JERSEY CITY – The view from the sixth floor at St. Peter’s University’s Mac Mahon Student Center in Jersey City is sweeping. The windows facing the east show off the Jersey City and New York City skylines, while to the west, the under-construction Pulaski Skyway, Newark and the Watchung Mountains come into view.
At a conference on prisoner reentry held by chance on the morning of Holy Thursday and during Passover week, the theme of redemption was ever present, with discussion centered on how to successfully reintegrate those previously incarcerated into society.
But at the same time, three major New Jersey political players were also present, reminding those who study both politics and religion that forgiveness in Jersey politics far more resembles the Old Testament rather than the New.
Jersey City Mayor Steve Fulop, U.S. Attorney for the District of New Jersey Paul Fishman and Governor Chris Christie all came to discuss to prisoner reentry at a time of growing tension in the state’s political landscape.
Fulop became Jersey City’s mayor last year in part because of Christie’s vigorous prosecution of political corruption during his seven-year stint as U.S. Attorney for New Jersey. Operation Bid Rig’s 2009 sting, driven by Christie’s relentless efforts, snared and neutered many Hudson County politicians who had hoped to dash Fulop’s ambitions.
But after Fulop became the leader of New Jersey’s second largest city, the dynamic between the political CEOs of Jersey City and New Jersey changed. Although heavily courted by the 2013 Christie re-election campaign, Fulop, a Democrat, spurned the Republican governor, failing to endorse him.
Fulop’s lack of campaign support for Christie might have earned him a place on a Port Authority of New York and New Jersey enemies list revealed when the George Washington Bridge lane closure scandal, a.k.a. Bridgegate, broke in January. It was a spot Fulop apparently earned long before he announced a lawsuit by Jersey City seeking $400 million would be brought against the Authority for missed tax payments and other alleged harms.
Since then, additional reports suggest that on other issues, such as the Pulaski Skyway repair, Fulop might have been stymied by the state government in terms of meetings requested.
After speaking to the more than 300 conference attendees, Fulop, a potential Democratic gubernatorial candidate, spoke to the press in the kitchen to the side of the stage, where he said he had just spoken to Christie, a likely Republican presidential candidate.
“This is the first time I saw him since my inauguration [in July 2013],” Fulop said. “I said that I appreciated him coming to Jersey City [on the prisoner reentry issue], and that was the extent of it. Communication is happening now between the state and Jersey City on the Pulaski and Port Authority issues.”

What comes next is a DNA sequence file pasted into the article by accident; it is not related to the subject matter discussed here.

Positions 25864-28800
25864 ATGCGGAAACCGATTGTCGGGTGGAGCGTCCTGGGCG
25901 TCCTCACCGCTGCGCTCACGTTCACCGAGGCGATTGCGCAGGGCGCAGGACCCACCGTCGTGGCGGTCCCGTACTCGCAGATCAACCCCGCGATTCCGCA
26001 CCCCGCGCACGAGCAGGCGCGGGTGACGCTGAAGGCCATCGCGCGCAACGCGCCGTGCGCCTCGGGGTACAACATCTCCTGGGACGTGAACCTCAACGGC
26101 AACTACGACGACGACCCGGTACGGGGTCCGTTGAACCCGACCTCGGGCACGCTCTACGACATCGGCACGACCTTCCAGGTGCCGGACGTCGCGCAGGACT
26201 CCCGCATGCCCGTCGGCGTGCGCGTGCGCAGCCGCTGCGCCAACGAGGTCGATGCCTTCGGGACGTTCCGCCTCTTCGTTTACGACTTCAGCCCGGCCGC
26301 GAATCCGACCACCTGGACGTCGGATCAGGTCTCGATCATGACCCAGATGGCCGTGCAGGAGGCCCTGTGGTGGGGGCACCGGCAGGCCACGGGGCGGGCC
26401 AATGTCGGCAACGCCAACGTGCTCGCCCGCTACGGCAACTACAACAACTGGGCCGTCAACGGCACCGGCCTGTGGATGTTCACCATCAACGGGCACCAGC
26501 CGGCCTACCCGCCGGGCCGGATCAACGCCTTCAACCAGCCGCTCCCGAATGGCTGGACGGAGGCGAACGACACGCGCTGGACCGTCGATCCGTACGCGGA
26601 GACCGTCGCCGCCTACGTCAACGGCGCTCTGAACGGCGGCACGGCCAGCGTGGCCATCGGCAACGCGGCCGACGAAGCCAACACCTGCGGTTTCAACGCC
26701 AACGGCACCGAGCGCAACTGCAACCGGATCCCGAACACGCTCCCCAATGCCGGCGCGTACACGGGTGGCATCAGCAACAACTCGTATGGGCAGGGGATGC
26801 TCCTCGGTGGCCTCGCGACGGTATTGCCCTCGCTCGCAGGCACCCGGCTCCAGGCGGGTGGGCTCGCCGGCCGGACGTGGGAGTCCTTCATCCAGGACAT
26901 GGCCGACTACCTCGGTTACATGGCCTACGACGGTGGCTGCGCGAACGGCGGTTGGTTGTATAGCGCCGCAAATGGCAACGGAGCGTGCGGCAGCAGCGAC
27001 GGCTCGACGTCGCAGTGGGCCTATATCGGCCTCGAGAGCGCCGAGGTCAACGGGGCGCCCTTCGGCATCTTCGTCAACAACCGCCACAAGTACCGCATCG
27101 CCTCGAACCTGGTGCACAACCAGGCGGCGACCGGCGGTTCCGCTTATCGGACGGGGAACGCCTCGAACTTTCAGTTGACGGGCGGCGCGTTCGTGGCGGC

“I don’t want to get into anything on the bridge stuff going on right now,” said Fulop when asked about which Christie staffers reportedly requested his endorsement. “That stuff will sort itself out.”
There are federal and state investigators now seeking to sort Bridgegate out.
Christie, once the federal investigator whose administration is now being investigated by Fishman, among others, reflected on the role of law enforcement in a context that could speak to issues beyond prisoner reentry.
“Who are we really trying to protect here, and who are we trying to make sure that we incarcerate because their offenses merit that?” Christie said, sitting across from the moderator, former New Jersey Governor James McGreevey. “Having worked for seven years as the chief federal prosecutor in the state and working with a lot of prosecutors, I think if there’s appropriate leadership at the top [it] says our job is to do justice. It’s not to win. It’s to do justice.”
“I used to say to my prosecutors at the U.S. Attorney’s Office all the time – don’t come to me and tell me how we’re going to win. Tell me how we’re going to do the right thing,” Christie added. “Sometimes the right thing is walking away.”
Fishman, the U.S. Attorney for New Jersey since 2009, spoke before Christie on Thursday. According to attorneys who have worked in the U.S. Attorney’s Office in Newark over the years, Fishman and Christie differ at least on style and temperament, if not the law.
Fishman left the Jersey City conference before Christie spoke. The two men were not in the same room at the same time, although Fishman did speak briefly to Fulop before he left. He then spoke about a common cultural experience he shared with the mayor as he looked to the future.
“On Monday night, like Mayor Fulop, I sat at my family’s Passover Seder and reflected on the ideas of redemption and spiritual reawakening,” Fishman said. “Redemption is about the triumph of hope over despair – the belief that we all have the potential for change and maybe even to do it dramatically when the road is hard. And it [might] takes someone, sometimes a federal judge, or sometimes somebody else, to ask the question, look us in the eye, and say what do you need.”